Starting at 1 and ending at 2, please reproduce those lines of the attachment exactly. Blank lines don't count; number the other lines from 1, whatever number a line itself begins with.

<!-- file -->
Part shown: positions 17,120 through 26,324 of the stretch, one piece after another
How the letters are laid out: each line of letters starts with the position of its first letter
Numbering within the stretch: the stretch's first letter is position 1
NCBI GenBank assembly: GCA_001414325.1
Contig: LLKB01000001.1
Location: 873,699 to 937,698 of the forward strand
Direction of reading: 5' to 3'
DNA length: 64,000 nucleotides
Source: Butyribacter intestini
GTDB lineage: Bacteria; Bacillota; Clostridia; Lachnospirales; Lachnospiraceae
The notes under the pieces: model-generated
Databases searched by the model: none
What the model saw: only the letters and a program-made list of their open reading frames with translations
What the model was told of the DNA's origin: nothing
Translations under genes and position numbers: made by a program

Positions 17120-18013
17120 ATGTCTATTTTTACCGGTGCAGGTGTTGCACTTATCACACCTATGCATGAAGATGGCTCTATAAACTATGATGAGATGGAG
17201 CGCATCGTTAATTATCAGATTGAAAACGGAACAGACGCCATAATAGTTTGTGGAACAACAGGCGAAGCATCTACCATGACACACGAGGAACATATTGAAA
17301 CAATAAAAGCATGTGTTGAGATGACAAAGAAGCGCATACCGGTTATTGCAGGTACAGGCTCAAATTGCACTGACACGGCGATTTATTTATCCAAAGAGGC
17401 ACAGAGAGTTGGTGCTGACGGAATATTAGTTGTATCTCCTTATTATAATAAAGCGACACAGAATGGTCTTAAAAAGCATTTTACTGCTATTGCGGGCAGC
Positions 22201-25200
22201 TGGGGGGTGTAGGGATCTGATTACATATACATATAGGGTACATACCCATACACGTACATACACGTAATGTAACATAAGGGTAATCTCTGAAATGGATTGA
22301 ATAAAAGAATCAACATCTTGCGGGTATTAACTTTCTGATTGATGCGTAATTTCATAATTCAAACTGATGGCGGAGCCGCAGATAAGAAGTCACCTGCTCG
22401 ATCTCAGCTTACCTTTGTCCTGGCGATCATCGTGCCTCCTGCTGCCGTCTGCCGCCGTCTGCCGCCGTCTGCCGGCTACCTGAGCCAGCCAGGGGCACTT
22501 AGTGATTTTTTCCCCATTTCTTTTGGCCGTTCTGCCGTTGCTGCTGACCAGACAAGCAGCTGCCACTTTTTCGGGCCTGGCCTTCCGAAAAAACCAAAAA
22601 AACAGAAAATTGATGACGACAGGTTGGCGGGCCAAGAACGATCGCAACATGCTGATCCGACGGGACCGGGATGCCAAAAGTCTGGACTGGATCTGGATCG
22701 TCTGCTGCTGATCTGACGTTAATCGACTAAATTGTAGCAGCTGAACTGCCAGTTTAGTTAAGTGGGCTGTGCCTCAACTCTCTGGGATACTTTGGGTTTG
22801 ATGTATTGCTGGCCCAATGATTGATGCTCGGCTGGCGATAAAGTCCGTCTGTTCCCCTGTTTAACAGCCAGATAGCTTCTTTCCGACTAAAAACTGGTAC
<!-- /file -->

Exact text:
Part shown: positions 17,120 through 26,324 of the stretch, one piece after another
How the letters are laid out: each line of letters starts with the position of its first letter